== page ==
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Research Papers: Design Automation

Generalized Radial Basis Function-Based High-Dimensional Model Representation Handling Existing Random Data

[+] Author and Article Information
Haitao Liu

School of Energy and Power Engineering,
Dalian University of Technology,
Dalian 116024, China
e-mail: lht@mail.dlut.edu.cn

Xiaofang Wang

School of Energy and Power Engineering,
Dalian University of Technology,
Dalian 116024, China
e-mail: dlwxf@dlut.edu.cn

Shengli Xu

School of Energy and Power Engineering,
Dalian University of Technology,
Dalian 116024, China
e-mail: xusl@dlut.edu.cn

1Corresponding author.

Contributed by the Design Automation Committee of ASME for publication in the JOURNAL OF MECHANICAL DESIGN. Manuscript received February 3, 2016; final manuscript received September 2, 2016; published online November 11, 2016. Assoc. Editor: Gary Wang.

J. Mech. Des 139(1), 011404 (Nov 11, 2016) (13 pages) Paper No: MD-16-1098; doi: 10.1115/1.4034835 History: Received February 03, 2016; Revised September 02, 2016

The radial basis function-based high-dimensional model representation (RBF–HDMR) is very promising as a metamodel for high dimensional costly simulation-based functions. But in the modeling procedure, it requires well-structured regular points sampled on cut lines and planes. In practice, we usually have some existing random points that do not lie on cut lines or planes. For this case, RBF–HDMR cannot utilize the information of these random points because of its inner regular sampling process. To utilize the existing random points, this article presents two strategies to build a generalized RBF–HDMR (GRBF–HDMR) model. The GRBF–HDMR model using the error model (EM) strategy, called GRBF–HDMREM, constructs an error RBF model based on the prediction errors at all the sampled points to improve the RBF–HDMR predictions. While the GRBF–HDMR model using the error allocation (EA) strategy, called GRBF–HDMREA, employs the virtual regular points projected from the random points and the estimated virtual responses to update the component RBF predictions, which thereafter improves the overall RBF–HDMR predictions. Numerical experiments on eight functions and an engineering example reveal that the error allocation strategy is more effective in utilizing the random data to improve the RBF–HDMR predictions, since it creates the virtual points that follow the sampling rule in RBF–HDMR and estimates the virtual responses accurately for most cases.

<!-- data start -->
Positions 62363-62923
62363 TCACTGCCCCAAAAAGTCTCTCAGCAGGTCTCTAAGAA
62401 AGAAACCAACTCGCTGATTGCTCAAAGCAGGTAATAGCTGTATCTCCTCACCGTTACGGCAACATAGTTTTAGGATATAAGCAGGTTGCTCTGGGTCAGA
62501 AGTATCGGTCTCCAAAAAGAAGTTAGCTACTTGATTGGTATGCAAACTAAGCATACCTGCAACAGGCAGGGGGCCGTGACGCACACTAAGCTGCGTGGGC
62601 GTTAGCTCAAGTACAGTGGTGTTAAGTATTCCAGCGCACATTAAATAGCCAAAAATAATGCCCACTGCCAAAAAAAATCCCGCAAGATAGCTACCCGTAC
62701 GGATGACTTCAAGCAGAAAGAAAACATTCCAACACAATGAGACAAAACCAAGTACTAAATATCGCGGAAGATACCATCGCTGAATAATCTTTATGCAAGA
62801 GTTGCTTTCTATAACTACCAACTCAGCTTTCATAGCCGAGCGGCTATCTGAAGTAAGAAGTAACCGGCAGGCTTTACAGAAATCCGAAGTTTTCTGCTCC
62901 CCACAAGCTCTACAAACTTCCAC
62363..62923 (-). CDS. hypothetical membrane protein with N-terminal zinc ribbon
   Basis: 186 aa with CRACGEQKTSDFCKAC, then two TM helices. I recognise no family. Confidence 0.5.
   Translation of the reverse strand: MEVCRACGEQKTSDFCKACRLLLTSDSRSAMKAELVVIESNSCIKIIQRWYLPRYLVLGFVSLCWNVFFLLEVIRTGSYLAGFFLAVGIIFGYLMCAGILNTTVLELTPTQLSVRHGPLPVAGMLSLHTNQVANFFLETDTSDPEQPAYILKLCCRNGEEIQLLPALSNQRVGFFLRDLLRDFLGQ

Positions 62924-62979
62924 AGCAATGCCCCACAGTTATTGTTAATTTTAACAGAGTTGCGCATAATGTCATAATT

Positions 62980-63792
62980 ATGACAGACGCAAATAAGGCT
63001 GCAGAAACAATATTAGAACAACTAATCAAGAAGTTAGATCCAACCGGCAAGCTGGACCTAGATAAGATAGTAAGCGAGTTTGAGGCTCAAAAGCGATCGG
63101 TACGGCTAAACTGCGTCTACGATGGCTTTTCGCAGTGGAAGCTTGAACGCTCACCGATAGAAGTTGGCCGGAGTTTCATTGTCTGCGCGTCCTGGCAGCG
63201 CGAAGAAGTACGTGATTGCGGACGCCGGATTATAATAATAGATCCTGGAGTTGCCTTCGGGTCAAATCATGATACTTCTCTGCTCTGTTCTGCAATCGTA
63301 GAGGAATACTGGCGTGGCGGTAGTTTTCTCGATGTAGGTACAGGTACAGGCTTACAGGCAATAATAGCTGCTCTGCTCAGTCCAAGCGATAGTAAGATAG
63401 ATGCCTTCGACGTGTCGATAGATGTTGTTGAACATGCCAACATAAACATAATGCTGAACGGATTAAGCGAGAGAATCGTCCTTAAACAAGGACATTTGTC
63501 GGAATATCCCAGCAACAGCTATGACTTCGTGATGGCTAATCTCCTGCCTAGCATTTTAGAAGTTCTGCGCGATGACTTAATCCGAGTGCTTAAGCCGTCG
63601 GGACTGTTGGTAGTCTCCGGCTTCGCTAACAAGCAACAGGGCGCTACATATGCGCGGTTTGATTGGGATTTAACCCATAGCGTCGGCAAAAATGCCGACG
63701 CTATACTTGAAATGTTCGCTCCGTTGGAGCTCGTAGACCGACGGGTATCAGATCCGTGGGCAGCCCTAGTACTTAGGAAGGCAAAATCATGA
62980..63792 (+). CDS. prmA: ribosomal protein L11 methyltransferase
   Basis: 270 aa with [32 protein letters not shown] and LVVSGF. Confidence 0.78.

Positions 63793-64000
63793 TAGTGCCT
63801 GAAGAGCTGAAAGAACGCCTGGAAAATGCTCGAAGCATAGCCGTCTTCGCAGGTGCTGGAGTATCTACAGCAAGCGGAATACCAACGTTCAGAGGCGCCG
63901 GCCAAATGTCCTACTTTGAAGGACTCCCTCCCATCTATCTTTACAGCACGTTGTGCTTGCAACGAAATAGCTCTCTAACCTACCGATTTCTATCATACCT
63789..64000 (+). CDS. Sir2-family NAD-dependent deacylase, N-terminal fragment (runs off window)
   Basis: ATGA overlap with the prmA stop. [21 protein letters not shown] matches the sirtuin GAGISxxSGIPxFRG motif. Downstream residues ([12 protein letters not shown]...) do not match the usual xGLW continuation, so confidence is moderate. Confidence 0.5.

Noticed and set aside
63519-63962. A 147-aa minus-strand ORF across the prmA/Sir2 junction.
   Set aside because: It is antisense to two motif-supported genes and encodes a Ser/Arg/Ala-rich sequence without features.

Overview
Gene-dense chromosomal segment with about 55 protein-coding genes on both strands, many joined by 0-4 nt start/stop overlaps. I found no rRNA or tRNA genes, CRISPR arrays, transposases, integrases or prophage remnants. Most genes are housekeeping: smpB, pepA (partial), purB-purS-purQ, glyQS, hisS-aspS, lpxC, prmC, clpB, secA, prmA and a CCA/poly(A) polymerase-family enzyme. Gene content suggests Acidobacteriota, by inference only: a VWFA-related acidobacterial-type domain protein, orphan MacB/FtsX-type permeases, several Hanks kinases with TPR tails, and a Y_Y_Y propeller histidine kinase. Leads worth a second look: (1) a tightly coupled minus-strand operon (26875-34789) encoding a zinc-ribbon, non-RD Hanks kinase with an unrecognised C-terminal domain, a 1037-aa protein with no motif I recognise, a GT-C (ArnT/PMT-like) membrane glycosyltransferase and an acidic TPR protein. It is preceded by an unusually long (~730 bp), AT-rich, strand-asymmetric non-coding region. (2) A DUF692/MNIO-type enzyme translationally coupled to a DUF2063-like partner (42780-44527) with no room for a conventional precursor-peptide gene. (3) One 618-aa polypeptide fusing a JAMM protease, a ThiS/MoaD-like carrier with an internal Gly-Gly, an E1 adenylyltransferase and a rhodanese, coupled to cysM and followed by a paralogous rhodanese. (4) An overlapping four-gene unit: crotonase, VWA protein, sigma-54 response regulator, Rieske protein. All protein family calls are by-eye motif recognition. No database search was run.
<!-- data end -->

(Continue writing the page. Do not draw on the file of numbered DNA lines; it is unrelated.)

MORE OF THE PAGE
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Topics: Modeling , Errors
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Figures

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Fig. 1

Flowchart of the second-order RBF–HDMR metamodeling process

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Fig. 3

Contour plot of the 2D function

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Fig. 4

Contour plot of the RBF–HDMR model for the 2D function

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Fig. 5

Ten existing random points that do not lie on the two cut lines

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Fig. 6

Contour plot of the GRBF–HDMREM model for the 2D function

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Fig. 7

Contour plot of the GRBF–HDMREA model for the 2D function

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Fig. 8

Stepped cantilever beam with d steps

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Fig. 9

Boxplots of the (a) RAAEN and (b) RMAEN values of GRBF–HDMREM and GRBF–HDMREA for the test functions

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Fig. 10

The average modeling results of the first-order and second-order GRBF–HDMREM and GRBF–HDMREA for F1, F3, F5, and F7 with different random sample sizes

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Fig. 11

The modeling results of GRBF–HDMREA for F1, F3, F5, and F7 with β, respectively, being 0.5, 1, 2, and 4

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